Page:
Two announcements from JSE-listed mining companies in the last week have revealed how just four executive directors – two CEOs, a CFO and a COO – will receive in excess of R700 million in guaranteed compensation for last year and this.
Almost half of this figure – or an astonishing R300.3 million – was the total remuneration for Sibanye-Stillwater CEO Neal Froneman for last year.
The bulk of this (R264 million) was in the form of conditional share awards made to the gold, platinum and lithium miner’s top employee. This includes adjustments for accruals not settled, those settled in the year, as well as movements on these in the year.
Excluding all of these, Froneman’s total single figure remuneration for the year was R291.6 million.
By comparison, his total package was ‘just’ R62.7 million in 2020 (which included R21.3 million in conditional share awards).
Froneman has a dual-service contract where roughly two-thirds of his remuneration is in rands (R193.8 million) while the remainder is in US dollars (totalling R106.5 million). Depending on the performance of the company this year, he may end up being paid a figure similar to that in 2021.
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CFO of Sibanye-Stillwater Charl Keyter had remuneration totalling R147.2 million last year. A full 87% of this comprised conditional share awards (R128 million). Keyter had total remuneration of R30.9 million in 2020.
A rather curious announcement was made on Tuesday by Royal Bafokeng Platinum (RBPlat) which is the subject of a bidding war between Impala Platinum (Implats) and Northam Platinum.
RBPlat said that while its CEO Steve Phiri had advised the board of his intention to retire at the 2022 AGM, it had managed to secure his services for a further 12 months on a fixed-term contract to ensure “organisational stability”.
COO Neil Carr also retired on April 7 at the AGM and has been retained on the same basis as Phiri.
The retainment is not the curious part. RBPlat says that in terms of Phiri’s retirement, he will be “entitled to a pro-rated accelerated vesting of his scheme shares, after assessment of the applicable performance conditions … but will further be entitled to a discretionary accelerated vesting of the balance of the shares which will be subject to the required assessment of the additional performance conditions, in terms of the contract”.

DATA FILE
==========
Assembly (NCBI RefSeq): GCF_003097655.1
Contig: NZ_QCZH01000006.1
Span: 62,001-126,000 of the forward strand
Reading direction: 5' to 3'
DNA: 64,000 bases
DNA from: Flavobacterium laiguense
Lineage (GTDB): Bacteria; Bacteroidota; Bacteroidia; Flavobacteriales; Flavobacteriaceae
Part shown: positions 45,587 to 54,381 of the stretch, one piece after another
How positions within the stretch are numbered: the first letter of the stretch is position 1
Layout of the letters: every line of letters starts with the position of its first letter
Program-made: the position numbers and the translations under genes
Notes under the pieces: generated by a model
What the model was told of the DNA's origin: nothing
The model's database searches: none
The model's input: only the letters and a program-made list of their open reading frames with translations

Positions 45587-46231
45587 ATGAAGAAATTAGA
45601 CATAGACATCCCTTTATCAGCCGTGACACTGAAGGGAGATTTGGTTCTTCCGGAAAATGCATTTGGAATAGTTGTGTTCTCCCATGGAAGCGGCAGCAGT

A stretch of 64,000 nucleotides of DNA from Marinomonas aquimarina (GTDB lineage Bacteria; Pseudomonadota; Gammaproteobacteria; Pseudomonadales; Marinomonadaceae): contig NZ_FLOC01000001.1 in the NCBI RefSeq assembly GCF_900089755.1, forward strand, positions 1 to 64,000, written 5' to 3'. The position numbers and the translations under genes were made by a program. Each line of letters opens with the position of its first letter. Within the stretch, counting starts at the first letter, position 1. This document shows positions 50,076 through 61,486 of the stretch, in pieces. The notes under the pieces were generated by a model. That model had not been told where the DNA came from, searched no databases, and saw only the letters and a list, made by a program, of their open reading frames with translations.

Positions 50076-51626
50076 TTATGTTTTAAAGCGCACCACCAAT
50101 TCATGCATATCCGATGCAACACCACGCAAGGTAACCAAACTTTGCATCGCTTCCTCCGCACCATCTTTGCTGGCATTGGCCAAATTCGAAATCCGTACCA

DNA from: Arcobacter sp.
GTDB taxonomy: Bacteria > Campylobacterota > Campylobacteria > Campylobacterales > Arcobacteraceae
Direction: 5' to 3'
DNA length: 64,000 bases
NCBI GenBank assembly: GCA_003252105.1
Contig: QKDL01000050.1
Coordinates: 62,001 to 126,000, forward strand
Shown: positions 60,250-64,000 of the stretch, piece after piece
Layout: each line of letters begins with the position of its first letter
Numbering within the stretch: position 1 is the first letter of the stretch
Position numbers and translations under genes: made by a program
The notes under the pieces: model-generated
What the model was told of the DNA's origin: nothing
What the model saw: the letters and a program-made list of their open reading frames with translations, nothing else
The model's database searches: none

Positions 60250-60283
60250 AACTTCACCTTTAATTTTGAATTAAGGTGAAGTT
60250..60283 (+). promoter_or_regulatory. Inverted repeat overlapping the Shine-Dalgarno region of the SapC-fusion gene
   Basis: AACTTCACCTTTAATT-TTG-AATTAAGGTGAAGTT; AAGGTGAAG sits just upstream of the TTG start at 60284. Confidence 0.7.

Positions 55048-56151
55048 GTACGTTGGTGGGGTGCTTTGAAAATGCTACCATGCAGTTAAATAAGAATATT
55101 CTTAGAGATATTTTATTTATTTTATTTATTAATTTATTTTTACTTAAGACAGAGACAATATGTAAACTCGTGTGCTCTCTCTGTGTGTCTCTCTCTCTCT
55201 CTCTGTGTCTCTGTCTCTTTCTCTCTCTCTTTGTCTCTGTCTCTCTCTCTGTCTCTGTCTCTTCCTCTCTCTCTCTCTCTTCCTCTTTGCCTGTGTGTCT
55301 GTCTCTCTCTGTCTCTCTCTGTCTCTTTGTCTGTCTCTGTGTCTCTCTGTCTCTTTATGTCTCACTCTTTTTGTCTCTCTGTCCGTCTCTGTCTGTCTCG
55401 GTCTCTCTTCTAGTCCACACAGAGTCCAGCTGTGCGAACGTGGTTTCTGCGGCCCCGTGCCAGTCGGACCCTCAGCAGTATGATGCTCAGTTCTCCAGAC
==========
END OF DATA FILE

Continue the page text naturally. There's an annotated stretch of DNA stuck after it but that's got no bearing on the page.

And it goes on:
This means 378 396 RBPlat shares will vest, while a further 356 091 shares will also vest, subject to further performance conditions.
In total, these 734 000 shares are worth R112 million at the closing price of RBPlat on Tuesday.
In Carr’s case, his shares (those that have vested – under acceleration – and those subject to further performance conditions) total 440 000 and are worth R67.5 million at Tuesday’s closing price.
The RBPlat remuneration committee is being incredibly graceful and generous with these awards. One assumes that at some point in the next 12 months, some sort of resolution will be found and either Implats or Northam will end up owning it.
But RBPlat says the fixed term contract for the next year may not be sufficient: “The parties may seek to extend the contract in the case that a satisfactory conclusion of the corporate action and subsequent business continuity has not yet been reached after the 12-month period, and further defer the benefits in relation thereto.”
Phiri and Carr were paid R25.25 million and R16.48 million respectively last year. In terms of the guaranteed remuneration portion of this, they will almost certainly receive a similar or higher amount for 2022 in addition to those up to R180 million in accelerated vested shares.
While commodity prices are booming, there will likely be strong criticism of this level of remuneration – at Sibanye-Stillwater the numbers are simply eye-watering, while at RBPlat, the company is ensuring that its key executives are able to have the majority of their shares vest before either Implats or Northam buys out other shareholders and delists the company.
The total remuneration for executive directors and prescribed officers (as disclosed in the annual report) at Sibanye-Stillwater was R804.98 million in 2021, while the same figure for far smaller RBPlat is R79.948 million.
It must be mentioned that gold miners at Sibanye-Stillwater remain on strike for over 45 days. The strike was declared on March 9 and the 30 000 workers are holding out for a better offer than the original R700 a month, which was revised to R850 earlier this week.
The mining group paid a total of R26.2 billion in salaries and wages last year.
This article originally appeared on Moneyweb and was republished with permission. Read the original article here.